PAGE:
The Elway Magic

We are now into the third year of the Second Elway Era. If you were to judge based solely upon the reactions here on Mile High Report, you might walk away with the impression that the Denver Broncos are nothing more than a train wreck waiting to happen.

Our star line backer is serving a six game suspension. We cannot generate any pass rush without risking the house and sending extra men. Robert Ayers is a joke in the pass rush, he did not get a single sack against the G-men and only one against the hated birds.

All everything cornerback, Champ Bailey, is out with a sore foot. That bum Tony Carter does not know how to play his position without mugging every receiver in his area. We simply cannot continue to take P.I. calls if we expect to win games. We are in serious trouble if Champ cannot make his way back onto the field, and like right now!

It was not bad enough that we lost J.D.Walton/Dan Kopen, now our left tackle, Ryan Clady, might be out for the balance of the season. Peyton Manning’s life is now on the line. Before snap five of the Raiders game, Chris Clark is bound to let his man sail free and end the career of one of the greatest quarterbacks ever ... and leave us desperate with that scrub of a back-up, Brock Oswieler, to finish the season.

Yes, we face the prospects of entering the Raiders game missing three pro bowl players. Not many teams can handle losing even one player of such magnitude, but we might be down three. There goes our super bowl dreams: or at least that is what one might think by reading these pages.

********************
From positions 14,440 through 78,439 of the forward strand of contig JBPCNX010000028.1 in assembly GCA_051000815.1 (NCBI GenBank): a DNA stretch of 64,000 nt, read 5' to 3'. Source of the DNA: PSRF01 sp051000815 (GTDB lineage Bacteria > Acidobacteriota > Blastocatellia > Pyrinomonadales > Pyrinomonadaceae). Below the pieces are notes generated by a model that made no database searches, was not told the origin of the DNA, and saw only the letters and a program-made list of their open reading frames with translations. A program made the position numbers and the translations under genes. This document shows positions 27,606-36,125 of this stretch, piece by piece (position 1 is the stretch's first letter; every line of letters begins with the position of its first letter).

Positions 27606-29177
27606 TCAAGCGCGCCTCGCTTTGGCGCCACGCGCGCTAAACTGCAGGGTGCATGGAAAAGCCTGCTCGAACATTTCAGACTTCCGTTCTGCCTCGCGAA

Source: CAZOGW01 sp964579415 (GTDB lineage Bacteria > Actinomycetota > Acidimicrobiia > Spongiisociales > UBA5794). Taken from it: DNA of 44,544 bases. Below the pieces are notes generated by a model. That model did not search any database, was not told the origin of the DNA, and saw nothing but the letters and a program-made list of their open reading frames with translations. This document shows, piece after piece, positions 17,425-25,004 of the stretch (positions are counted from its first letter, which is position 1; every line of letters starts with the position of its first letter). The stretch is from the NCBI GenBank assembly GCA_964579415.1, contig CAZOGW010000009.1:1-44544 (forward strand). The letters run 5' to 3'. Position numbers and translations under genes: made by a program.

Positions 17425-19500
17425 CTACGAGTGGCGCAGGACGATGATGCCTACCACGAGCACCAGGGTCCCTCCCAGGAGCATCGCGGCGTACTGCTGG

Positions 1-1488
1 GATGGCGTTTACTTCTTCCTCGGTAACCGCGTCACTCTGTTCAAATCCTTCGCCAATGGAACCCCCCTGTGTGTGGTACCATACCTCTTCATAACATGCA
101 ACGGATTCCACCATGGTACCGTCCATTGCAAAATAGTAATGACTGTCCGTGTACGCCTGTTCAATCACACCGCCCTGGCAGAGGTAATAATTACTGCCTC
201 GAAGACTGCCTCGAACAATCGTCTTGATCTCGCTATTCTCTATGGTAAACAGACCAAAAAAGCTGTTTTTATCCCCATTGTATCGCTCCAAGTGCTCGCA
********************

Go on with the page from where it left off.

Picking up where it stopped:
It is really not our fault. We have been conditioned to think in such ways. For the past 30 or more years it has seemed that every time we lost a key player the opposing teams would single out their replacement and turn the game through that weakness. A chain is only as strong as its weakest link.

I have been watching the Denver Bronco’s since 1976. I know the impact of losing key players and how great squads can be lost to a single injury or free agency move.

Something changed two years ago. We transformed from the typical NFL team which struggles to maintain quality across its starting line up into a team that can count on every member of its roster to give a quality performance every time they are asked to take the field.

Last year we lost our starting center, starting running back, and a starting cover corner. We still pulled off the best record in the AFC. Our "best" line backer was suspended for a significant portion of the season, returning to find that an undrafted free agent had taken his role.

To some extent, the Broncos remind me of Pee Wee football - everyone plays. Out side of the backups on the O-line and Brock Oswieler, I cannot think of anyone that is not called upon to make meaningful contributions each and every game. Although we name starters, every man that dresses can expect significant playing time every Sunday. This is only the tip of the iceberg that is the Elway Philosophy.

John Elway has made it clear that we are in a ‘Win Now’ mode. In two short years he has assembled a team that is now expected to win the Superbowl. He has made it equally clear that ‘win now’ does not supercede the need to build an organization that will be capable of winning well into the future. He is building an organization that can withstand significant injuries and account for the free agents that move on to greener pastures (get your fax straight Elvis).